Seth Porges is a New York-based writer and editor. He also has a fashion app for iPhone and iPod Touch called Cloth. You can follow him on T Seth Porges is a New York-based writer and editor. He also has a fashion app for iPhone and iPod Touch called Cloth. You can follow him on Twitterhere.
Once upon a time, while helping my girlfriend prepare for a trip, I noticed that she took a photo of every outfit before packing it.
“What are you doing?” I asked.
“Well, whenever I find an outfit I like, I take a photo of it so I can remember it for later.”
“And the photos just float randomly in your iPhone’s photo roll?”
Queue the cartoon light bulb! After all, where there is chaos in the mobile world, there’s an unmade app waiting to take its place.
Six months (and an unbelievable amount of hard work from my friends and partners: co-founder Wray Serna, programmer Pablo Quinteros, and designer Keith Vincent) later and Cloth—our app for iPhone and iPod Touch that makes it easy to shoot, categorize, and share your favorite outfits, sort of like Cher’s computer in Clueless—is not only out, it’s a certifiable hit. We’ve been featured on the iTunes homepage twice, and received rave reviews from our users and media outlets (such as TNW).
Basically: I feel awesome, having lived the dream of every tech-loving guy to give birth to a coded creation that is used and loved by thousands.
But how did I—a magazine editor with no investors and no massive savings account—manage to bootstrap an app without going into debt? Airbnb, of course.
Yep, the apartment/room/couch-rental service has allowed me to fund my app entirely on the back of my extra bedroom. No equity-taking venture capitalists, no credit cards, and (short of the occasional bathroom traffic jam) no real hit to my lifestyle.
Here’s how it can work out for you. Funding a modest app will cost you—at the very minimum—$10,000. We’re talking basic tasic here—no frills, enterprise support, or any of that fancy jazz. Unless you happen to be a pro at Objective C or a trained graphic designer, you’ll need to hire or team up with both an iOS programmer and a designer. And these guys (especially iOS programmers, who are the beneficiaries of an extremely lopsided supply and demand equation when it comes to their labor), are not cheap. Fact is, most apps worth their salt will end up costing closer to $15,000 or $20,000 (and that’s not even touching the game world—where it can easily cost you a half-million bucks to bring your own angry aviaries or zombie-averse greenery to life). Still, lets play around with the nice, round, 10-grand number for funsies sake.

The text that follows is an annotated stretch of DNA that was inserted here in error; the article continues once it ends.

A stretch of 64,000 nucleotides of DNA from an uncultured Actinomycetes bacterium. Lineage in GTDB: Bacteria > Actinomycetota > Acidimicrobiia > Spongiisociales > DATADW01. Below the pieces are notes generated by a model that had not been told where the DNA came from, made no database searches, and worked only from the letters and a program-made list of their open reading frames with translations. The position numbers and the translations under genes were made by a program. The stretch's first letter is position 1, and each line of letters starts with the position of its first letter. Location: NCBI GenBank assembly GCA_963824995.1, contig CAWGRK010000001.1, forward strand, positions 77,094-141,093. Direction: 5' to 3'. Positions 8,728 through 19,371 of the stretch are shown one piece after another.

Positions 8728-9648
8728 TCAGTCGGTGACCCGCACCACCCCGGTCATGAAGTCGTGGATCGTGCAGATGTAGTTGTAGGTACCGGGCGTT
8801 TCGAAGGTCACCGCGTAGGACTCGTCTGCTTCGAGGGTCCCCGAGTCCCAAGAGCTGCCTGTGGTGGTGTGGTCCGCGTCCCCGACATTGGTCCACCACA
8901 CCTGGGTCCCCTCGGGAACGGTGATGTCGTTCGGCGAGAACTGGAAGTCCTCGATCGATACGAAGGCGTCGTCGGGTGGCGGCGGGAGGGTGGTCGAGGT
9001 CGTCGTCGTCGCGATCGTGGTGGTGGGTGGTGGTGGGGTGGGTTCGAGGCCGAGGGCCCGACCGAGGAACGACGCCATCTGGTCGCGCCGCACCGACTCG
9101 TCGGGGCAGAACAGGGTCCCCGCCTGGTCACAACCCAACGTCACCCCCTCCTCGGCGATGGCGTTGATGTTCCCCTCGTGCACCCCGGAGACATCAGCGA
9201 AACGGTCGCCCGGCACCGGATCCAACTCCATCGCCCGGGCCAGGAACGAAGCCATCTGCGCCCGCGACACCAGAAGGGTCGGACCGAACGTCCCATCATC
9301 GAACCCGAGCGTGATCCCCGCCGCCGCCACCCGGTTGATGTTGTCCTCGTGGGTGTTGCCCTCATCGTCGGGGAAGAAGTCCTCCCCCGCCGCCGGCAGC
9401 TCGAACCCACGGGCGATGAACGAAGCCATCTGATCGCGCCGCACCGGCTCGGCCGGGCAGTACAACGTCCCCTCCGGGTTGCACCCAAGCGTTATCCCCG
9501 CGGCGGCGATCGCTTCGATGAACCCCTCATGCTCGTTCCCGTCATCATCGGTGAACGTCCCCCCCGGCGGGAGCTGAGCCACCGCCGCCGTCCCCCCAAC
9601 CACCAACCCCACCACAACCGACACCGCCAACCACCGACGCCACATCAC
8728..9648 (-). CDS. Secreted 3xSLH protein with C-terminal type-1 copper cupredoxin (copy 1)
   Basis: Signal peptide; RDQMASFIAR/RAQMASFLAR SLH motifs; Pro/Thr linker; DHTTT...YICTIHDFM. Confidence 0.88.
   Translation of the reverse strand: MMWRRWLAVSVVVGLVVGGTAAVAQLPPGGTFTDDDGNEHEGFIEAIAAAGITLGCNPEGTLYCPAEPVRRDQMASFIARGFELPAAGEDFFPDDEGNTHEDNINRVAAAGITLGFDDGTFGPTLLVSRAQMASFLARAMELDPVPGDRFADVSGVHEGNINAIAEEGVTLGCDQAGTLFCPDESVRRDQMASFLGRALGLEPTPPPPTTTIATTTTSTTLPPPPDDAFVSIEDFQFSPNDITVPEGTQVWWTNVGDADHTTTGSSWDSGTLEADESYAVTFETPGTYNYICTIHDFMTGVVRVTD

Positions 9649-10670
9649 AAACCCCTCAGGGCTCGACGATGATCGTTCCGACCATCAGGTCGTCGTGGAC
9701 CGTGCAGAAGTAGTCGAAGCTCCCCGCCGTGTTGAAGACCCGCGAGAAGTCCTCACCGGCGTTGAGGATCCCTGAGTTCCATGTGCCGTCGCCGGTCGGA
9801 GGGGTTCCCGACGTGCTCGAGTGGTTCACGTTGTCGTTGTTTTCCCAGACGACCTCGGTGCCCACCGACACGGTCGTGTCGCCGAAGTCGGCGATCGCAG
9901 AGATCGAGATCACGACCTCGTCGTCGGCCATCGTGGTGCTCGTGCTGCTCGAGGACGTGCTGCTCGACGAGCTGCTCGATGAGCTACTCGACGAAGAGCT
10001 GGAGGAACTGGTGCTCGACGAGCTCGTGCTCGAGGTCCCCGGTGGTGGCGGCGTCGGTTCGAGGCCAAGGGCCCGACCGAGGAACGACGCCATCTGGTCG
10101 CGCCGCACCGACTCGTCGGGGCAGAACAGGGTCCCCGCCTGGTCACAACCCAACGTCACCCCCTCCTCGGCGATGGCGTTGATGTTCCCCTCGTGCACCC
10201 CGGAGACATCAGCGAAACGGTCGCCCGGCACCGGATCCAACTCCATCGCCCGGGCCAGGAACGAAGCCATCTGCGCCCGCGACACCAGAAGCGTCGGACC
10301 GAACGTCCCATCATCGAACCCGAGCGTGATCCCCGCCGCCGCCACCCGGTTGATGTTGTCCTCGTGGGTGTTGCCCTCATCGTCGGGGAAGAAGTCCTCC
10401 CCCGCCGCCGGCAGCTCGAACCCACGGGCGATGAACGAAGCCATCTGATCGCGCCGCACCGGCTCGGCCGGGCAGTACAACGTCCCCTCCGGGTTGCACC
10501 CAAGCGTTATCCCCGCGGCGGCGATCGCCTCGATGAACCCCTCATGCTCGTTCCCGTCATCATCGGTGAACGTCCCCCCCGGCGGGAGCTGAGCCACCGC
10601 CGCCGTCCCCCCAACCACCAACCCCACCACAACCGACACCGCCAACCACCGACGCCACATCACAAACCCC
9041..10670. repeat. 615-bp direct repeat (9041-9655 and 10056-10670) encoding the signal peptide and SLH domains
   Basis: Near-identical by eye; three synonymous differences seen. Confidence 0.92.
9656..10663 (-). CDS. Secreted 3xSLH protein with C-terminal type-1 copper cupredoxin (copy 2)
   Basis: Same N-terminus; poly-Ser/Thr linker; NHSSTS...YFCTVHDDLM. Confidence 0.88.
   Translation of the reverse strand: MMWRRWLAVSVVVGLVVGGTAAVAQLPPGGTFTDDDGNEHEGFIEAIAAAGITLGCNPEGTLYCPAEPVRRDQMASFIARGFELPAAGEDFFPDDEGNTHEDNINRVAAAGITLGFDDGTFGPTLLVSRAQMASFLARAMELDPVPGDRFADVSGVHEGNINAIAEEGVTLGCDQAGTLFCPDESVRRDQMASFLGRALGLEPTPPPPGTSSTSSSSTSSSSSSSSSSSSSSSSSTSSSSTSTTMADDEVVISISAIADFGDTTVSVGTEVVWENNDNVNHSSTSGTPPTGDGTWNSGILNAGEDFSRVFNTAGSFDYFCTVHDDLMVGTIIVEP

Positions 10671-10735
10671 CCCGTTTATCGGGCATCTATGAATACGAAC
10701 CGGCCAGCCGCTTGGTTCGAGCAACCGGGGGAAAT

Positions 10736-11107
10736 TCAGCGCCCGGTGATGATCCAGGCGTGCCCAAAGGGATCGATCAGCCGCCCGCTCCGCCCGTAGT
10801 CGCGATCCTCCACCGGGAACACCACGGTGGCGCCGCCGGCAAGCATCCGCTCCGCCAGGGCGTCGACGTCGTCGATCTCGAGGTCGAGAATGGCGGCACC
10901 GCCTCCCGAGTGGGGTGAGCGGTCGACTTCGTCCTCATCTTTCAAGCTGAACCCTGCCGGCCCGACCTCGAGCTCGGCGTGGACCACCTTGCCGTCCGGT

Here comes the big caveat: For the Airbnb funding model to work, it really helps to live in a major city such as San Francisco or New York or… well… pretty much just San Francisco or New York. On the Airbnb market, these are probably the two best locations in the U.S.A. to have property, thanks to a lucky combination of exorbitant who-can-afford-that? hotel rates, tech-savvy residents, and (this is a biggie) a virtually non-existent down season.
Let’s put it this way: That Hamptons Airbnb listing might go for a pretty penny over Independence Day weekend, but midweek in January, and you’ll barely be able to give it away. In San Fran and New York (and maybe a few other towns: such as Seattle, Boston, and D.C.), a healthy mix of midweek business travelers, long-term international visitors, and plain-Jane tourists keep demand in these cities very, very steady.
In New York, the going rate for a bedroom in a decent neighborhood runs from about $75 to $125 per night. At this rate, a nice room can easily find itself booked almost every night, year-round. Let’s say a $100-per-night room is booked for a conservative 20 nights out of the month. That’s $2,000 of income every time you flip the calendar! At that rate, you can fully fund a basic $10,000 app in five months. Book it 30 nights per month, and we’re talking just over three months. And if you pay your developer and designer in three equal increments (as is common procedure), just a small bit of savings will allow you to get started on the project almost immediately, with a steady stream of Airbnb income paying for the rest.
Of course, while an extra bedroom in the East Village may be the equivalent of a sweetheart deal with Sequoia, not everybody is lucky enough to have one of these just lying around. But if you really want to get that app or startup going, Airbnb can help you turn something as modest as your spare couch into an endless stream of cash. Sure, a couch’s lower nightly rate may mean it takes a bit longer to get all the funds you need—and dealing with the visitors might be slightly more annoying to deal with—but it’s still a definite option for the ambitious entrepreneur looking for some way to make their idea a reality.
So while some startups are thrown into the arms of any investor who happens to come knocking (or spend all their time and resources looking for an investor to come knocking) all I can say is: Thank goodness for Airbnb—a company that, before Ashton Kutcher’s cash and a billion-dollar valuation and all that other fun stuff were around, was famously funded through the sale of novelty “Obama O’s” cereal boxes printed by its founders. Makes you think: If only an Airbnb had been around when these guys started their company…
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